when that application tries to launch bash, apparmor finds the
rule that says /bin/bash should do a Px transition.  AppArmor
then compares the executable name "/bin/bash" against the
current set of loaded profiles to see if any of them match
(this is where the attachment comes in), and if any of them
do the apparmor chooses the one that is the best match
(roughly defined as the longest left exact match).

I have mentioned that the unconfined state is basically a special
profile that doesn't do any enforcement, but for exec rules
it basically does

  /** pix,

> There is a separate profile for each postfix executable.

> The profile /etc/apparmor.d/usr.lib.postfix.master contains:
>   /usr/lib/postfix/smtp Px,
> The profile /etc/apparmor.d/usr.lib.postfix.smtp contains:
>   /{var/spool/postfix/,}active/[0-9A-F]* rwk,
ah, another potential point of confusion. The name of the file
containing the profile is arbitrary. It is just there to help
humans find the various profiles. The file can even contain
multiple profiles.

You could have a single postfix file which contained the
  profile /usr/lib/postfix/smp { }
  profile /usr/lib/postfix/foobar { }

now with that said back to the rule and the log message

> I'm seeing apparmor log messages that contain:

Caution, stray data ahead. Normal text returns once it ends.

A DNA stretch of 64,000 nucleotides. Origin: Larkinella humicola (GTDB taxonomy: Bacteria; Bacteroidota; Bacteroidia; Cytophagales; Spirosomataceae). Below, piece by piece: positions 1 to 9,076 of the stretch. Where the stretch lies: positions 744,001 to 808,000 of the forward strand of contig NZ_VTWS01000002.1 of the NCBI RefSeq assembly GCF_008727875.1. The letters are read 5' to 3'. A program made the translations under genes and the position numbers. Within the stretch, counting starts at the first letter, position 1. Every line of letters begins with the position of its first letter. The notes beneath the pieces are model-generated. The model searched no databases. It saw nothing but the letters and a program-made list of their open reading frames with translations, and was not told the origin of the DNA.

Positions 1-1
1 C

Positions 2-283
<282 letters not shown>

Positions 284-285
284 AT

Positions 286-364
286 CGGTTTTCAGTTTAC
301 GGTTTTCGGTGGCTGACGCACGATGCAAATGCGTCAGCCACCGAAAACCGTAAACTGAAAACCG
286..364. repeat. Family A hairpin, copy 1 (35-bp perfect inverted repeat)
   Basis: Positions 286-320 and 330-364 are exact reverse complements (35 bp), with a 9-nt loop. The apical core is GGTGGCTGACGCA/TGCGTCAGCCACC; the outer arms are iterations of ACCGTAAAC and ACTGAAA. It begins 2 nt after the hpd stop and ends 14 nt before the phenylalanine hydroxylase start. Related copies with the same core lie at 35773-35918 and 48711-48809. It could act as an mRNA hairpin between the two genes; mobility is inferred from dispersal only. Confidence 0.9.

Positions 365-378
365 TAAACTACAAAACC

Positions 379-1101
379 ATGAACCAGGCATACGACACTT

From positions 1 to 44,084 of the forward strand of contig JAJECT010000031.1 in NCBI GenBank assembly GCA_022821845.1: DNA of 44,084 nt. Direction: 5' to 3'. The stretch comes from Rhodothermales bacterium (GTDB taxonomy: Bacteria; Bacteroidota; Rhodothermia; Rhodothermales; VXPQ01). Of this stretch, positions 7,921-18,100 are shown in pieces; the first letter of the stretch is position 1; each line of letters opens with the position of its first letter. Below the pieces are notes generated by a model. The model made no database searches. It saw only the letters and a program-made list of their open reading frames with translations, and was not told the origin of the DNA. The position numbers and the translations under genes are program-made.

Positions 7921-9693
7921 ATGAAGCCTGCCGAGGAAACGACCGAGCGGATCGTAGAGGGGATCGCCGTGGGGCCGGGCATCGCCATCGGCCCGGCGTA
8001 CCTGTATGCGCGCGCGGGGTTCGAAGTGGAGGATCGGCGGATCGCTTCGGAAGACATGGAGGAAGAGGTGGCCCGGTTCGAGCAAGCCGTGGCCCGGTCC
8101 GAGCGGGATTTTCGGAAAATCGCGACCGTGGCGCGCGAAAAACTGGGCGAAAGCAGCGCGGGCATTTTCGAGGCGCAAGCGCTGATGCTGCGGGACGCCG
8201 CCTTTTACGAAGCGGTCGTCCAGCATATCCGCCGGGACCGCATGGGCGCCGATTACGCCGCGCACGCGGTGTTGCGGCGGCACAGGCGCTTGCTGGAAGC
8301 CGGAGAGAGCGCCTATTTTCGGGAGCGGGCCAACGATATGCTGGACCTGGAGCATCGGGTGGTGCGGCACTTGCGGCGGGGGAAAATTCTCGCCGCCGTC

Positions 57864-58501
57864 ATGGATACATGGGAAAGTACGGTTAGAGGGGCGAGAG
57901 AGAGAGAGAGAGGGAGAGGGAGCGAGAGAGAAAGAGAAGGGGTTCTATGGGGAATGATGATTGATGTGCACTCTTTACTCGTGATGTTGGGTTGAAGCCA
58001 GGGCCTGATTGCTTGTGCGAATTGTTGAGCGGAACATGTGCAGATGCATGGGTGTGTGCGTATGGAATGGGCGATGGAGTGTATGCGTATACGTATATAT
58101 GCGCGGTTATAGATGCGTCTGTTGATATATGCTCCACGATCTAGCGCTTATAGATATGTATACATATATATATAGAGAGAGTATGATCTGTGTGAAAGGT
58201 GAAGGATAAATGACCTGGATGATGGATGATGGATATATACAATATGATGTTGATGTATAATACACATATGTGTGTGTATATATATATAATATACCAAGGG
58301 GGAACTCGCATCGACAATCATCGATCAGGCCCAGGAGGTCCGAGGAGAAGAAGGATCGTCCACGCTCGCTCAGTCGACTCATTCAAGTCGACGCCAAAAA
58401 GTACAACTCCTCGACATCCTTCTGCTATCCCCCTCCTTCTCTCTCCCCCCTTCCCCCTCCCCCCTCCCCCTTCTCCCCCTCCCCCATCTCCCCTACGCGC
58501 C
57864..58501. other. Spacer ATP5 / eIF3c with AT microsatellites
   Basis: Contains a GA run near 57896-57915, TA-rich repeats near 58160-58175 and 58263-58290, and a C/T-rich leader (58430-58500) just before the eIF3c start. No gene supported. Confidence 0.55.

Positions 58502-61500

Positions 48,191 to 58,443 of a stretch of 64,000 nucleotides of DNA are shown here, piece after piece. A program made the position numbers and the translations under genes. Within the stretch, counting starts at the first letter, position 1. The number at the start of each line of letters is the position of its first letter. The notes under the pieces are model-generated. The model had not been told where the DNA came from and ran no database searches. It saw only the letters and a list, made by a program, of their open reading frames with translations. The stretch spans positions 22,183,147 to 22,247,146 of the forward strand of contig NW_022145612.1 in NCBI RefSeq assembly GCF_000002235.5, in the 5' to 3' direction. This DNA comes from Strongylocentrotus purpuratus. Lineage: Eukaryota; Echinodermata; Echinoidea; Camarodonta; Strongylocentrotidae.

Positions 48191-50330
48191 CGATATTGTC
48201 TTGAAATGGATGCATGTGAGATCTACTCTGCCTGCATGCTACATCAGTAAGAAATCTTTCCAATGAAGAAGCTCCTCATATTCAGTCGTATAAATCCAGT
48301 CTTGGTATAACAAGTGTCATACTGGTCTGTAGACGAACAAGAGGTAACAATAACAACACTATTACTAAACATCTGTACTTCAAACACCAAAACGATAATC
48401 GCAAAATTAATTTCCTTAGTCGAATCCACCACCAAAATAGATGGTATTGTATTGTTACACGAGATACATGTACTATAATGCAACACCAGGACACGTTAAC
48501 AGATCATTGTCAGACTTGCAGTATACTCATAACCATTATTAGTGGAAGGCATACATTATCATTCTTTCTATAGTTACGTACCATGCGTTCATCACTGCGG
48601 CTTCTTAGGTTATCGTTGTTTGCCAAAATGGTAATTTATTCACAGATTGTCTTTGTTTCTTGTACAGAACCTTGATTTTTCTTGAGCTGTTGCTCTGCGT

>   prof="/usr/lib/postfix/master"
>   op="file_lock"
>   name="/var/spool/postfix/active/01FBB1FA73"
>   comm="smtp"
>   req="k"
>   denied="k"
> This makes me think that the profile for master needs to have
> a rule added like the above rule for smtp but the comm="smtp"
> makes me think that this log message is about smtp, not master,
> but smtp already has this rule.
> What am I not understanding here? Why is the profile for master
> being mentioned in the log message rather than the profile for smtp?
> Is it master or smtp that is trying to lock the file in question?
> Which profile needs a new rule? Does the master profile needs the
> same rule as the smtp profile, or is the rule in the smtp profile
> incorrect?

the rule form the /etc/apparmor.d/usr.lib.postfix.smtp
profile should allow that denial, however from the
prof= entry we can see that the application is NOT
being confined by the /etc/apparmor.d/usr.lib.postfix.smtp
profile it is being confined by the 
  /usr/lib/postfix/master profile.

and the comm is smtp

So why would this happen? First up I am assuming you don't
have any custom attachments defined for those profiles.

The first thing that comes to my mind is that the smtp
program was not run from /usr/lib/postfix/smtp which would
mean the Px rule was not applied.

Other potential reasons would be postfix is using change_onexec
to override the rule. This is unlikely as I am unaware of any
such modification to postfix, and the postfix/master profile
would also need the correct change_profile rules.

Another possibility is that smtp was run via something that
is confined by a different profile. Eg from the terminal I
can do

  aa-exec -p /usr/lib/postfix/master -- smtp ...

and it will run under the postfix/master profile

you need to check where the smtp profile is in the filesystem
to make sure the attachment is correct. And you should check
the parent pid and comm/confinement (ps -Z for the profile
information), to ensure it is being started by the postfix/master

Oh and you didn't mention what the attachment/profile name
of the /etc/apparmor.d/usr.lib.postfix.smtp profile actually
is. Check there as well to make sure it is correct

> Thanks for any help.
> cheers,
> raf

More information about the AppArmor mailing list